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This article is written by a student writer from the Her Campus at UCD chapter.

I’m not one for cliché New Year’s resolutions. Rather, I prefer my notes app to be filled to the brim with a conglomeration of three-item-long grocery lists, miscellaneous misspelled two a.m. thoughts, and half-finished makings of poems. This year, I chose to break out of my routine and jot down a clumsy list of vague goals and wishes for 2021, in hopes of manifesting a better year than last. In a true-to-self fashion, these aren’t quite “resolutions” per se; “normalize skipping” and “a new Lorde album” adorn the top of my list. While I could talk about how skipping is one of the most effective forms of transportation for days, I’m choosing to focus on the latter.  

I was a junior in high school the last time Lorde released an album. With ill-cut bangs and stubborn baby fat clinging to my face, I barely recognize pictures of myself. Lacking self-assurance and confidence, I held tightly to music as a means of escaping my mundane routine, with Melodrama being my album of choice for the majority of the year. If I close my eyes, I can still picture myself at sixteen walking across campus from honors Chemistry to AP United States History with my headphones lodged securely in my ears and “Perfect Places” drowning out the sounds of gossip filling the hallways. Newly licensed, I’d press my foot just a little bit firmer on the gas pedal every time the opening lines of “Green Light” burst through my 2004 Toyota Camry’s speakers. When I lost a long-time best friend, “Liability” was the only song I listened to for months. Filled with classic teenage angst, Melodrama was a support system for me, something I could turn on whenever I needed a reprieve from the misery of high school or to simply scream my lungs out on drives home from a long day of babysitting.  

looking out window wearing headphones
Photo by Matthew Henry from Burst/Shopify
While it took longer for me to grow into the more subdued sounds of Lorde’s 2013 debut album, Pure Heroine reminds me of my last summer before college, filled with hot, lazy, seemingly endless days. All I wanted to do was move away as quickly as possible but, at the same time, I caught myself gripping tightly to the life I was accustomed to, with my family five feet away and a community filled with people I had known since I was born. This dichotomous feeling was perfectly reflected in songs like “The Love Club,” with the lyric “My mother’s love is choking me.” When my best friend of eighteen years moved away to college a month before I was set to depart, the lyrics “You’re the only friend I need” and “It feels so scary getting old” in “Ribs” felt like they were written specifically about my life at that exact moment.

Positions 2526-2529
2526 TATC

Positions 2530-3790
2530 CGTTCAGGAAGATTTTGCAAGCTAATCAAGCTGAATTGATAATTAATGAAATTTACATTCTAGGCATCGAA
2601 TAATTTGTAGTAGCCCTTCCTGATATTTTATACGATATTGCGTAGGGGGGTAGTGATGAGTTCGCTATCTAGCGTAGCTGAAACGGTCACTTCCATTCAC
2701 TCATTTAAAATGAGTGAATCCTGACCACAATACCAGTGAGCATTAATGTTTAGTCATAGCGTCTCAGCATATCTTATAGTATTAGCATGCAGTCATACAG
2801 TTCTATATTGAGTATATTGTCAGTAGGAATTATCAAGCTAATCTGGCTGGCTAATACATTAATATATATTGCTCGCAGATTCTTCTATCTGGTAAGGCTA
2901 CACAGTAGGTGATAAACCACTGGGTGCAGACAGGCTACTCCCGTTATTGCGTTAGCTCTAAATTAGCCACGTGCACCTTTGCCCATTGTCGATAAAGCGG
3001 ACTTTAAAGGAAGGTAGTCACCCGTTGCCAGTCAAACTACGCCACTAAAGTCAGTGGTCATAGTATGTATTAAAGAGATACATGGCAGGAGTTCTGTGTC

It’s now been four years since new music from Lorde. I’m in my second year of college and turning twenty in two months, which admittedly brings upon a wave of nausea. I feel like I was turning nineteen three days ago, an age I had been looking forward to since 2017 brought me the lyric “I’m nineteen and I’m on fire.” I’m apprehensive about entering a new decade of my life, and I’m ready for another coming-of-age soundtrack to play in my ears as I bike around Davis as a newly-minted twenty-year-old; one that accurately reflects my new landscape of emotions.  

Basically, all I want for 2021 is a new Lorde album. Thanks to her tendency to keep in touch via periodic emails, I know there is indeed a possibility of new music from her and I can’t wait to be able to metaphorically hold her hand as I step into yet another pivotal stage in my life.   

Orange LED sign that says "you are what you listen to"
Photo by Mohammad Metri from Unsplash

Aleshia Rose is a third-year UC Davis student pursuing a Communication major and minors in Psychology and Professional Writing. In her free time, she enjoys crafting niche Spotify playlists, roaming the aisles at Trader Joe's, demolishing her friends at word games, and tracking down all the stray cats in Davis.
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